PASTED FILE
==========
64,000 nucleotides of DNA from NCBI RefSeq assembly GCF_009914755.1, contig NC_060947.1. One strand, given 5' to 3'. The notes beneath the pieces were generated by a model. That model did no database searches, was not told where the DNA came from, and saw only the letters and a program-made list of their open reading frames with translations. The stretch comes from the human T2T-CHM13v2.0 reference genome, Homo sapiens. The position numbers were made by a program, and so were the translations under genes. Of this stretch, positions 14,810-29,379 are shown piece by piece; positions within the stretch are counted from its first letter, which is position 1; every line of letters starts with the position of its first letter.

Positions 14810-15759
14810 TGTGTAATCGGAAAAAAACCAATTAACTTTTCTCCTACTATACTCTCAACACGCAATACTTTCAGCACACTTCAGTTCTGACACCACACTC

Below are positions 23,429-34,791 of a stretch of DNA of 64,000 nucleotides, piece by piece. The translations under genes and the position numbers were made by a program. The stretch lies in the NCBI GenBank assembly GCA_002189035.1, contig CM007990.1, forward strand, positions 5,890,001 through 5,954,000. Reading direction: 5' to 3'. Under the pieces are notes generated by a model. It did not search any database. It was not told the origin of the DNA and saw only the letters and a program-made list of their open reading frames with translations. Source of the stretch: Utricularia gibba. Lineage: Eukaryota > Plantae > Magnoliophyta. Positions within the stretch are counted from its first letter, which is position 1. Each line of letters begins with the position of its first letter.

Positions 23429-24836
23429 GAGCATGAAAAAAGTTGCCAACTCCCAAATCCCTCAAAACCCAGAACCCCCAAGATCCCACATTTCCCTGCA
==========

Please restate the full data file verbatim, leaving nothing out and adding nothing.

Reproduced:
64,000 nucleotides of DNA from NCBI RefSeq assembly GCF_009914755.1, contig NC_060947.1. One strand, given 5' to 3'. The notes beneath the pieces were generated by a model. That model did no database searches, was not told where the DNA came from, and saw only the letters and a program-made list of their open reading frames with translations. The stretch comes from the human T2T-CHM13v2.0 reference genome, Homo sapiens. The position numbers were made by a program, and so were the translations under genes. Of this stretch, positions 14,810-29,379 are shown piece by piece; positions within the stretch are counted from its first letter, which is position 1; every line of letters starts with the position of its first letter.

Positions 14810-15759
14810 TGTGTAATCGGAAAAAAACCAATTAACTTTTCTCCTACTATACTCTCAACACGCAATACTTTCAGCACACTTCAGTTCTGACACCACACTC

Below are positions 23,429-34,791 of a stretch of DNA of 64,000 nucleotides, piece by piece. The translations under genes and the position numbers were made by a program. The stretch lies in the NCBI GenBank assembly GCA_002189035.1, contig CM007990.1, forward strand, positions 5,890,001 through 5,954,000. Reading direction: 5' to 3'. Under the pieces are notes generated by a model. It did not search any database. It was not told the origin of the DNA and saw only the letters and a program-made list of their open reading frames with translations. Source of the stretch: Utricularia gibba. Lineage: Eukaryota > Plantae > Magnoliophyta. Positions within the stretch are counted from its first letter, which is position 1. Each line of letters begins with the position of its first letter.

Positions 23429-24836
23429 GAGCATGAAAAAAGTTGCCAACTCCCAAATCCCTCAAAACCCAGAACCCCCAAGATCCCACATTTCCCTGCA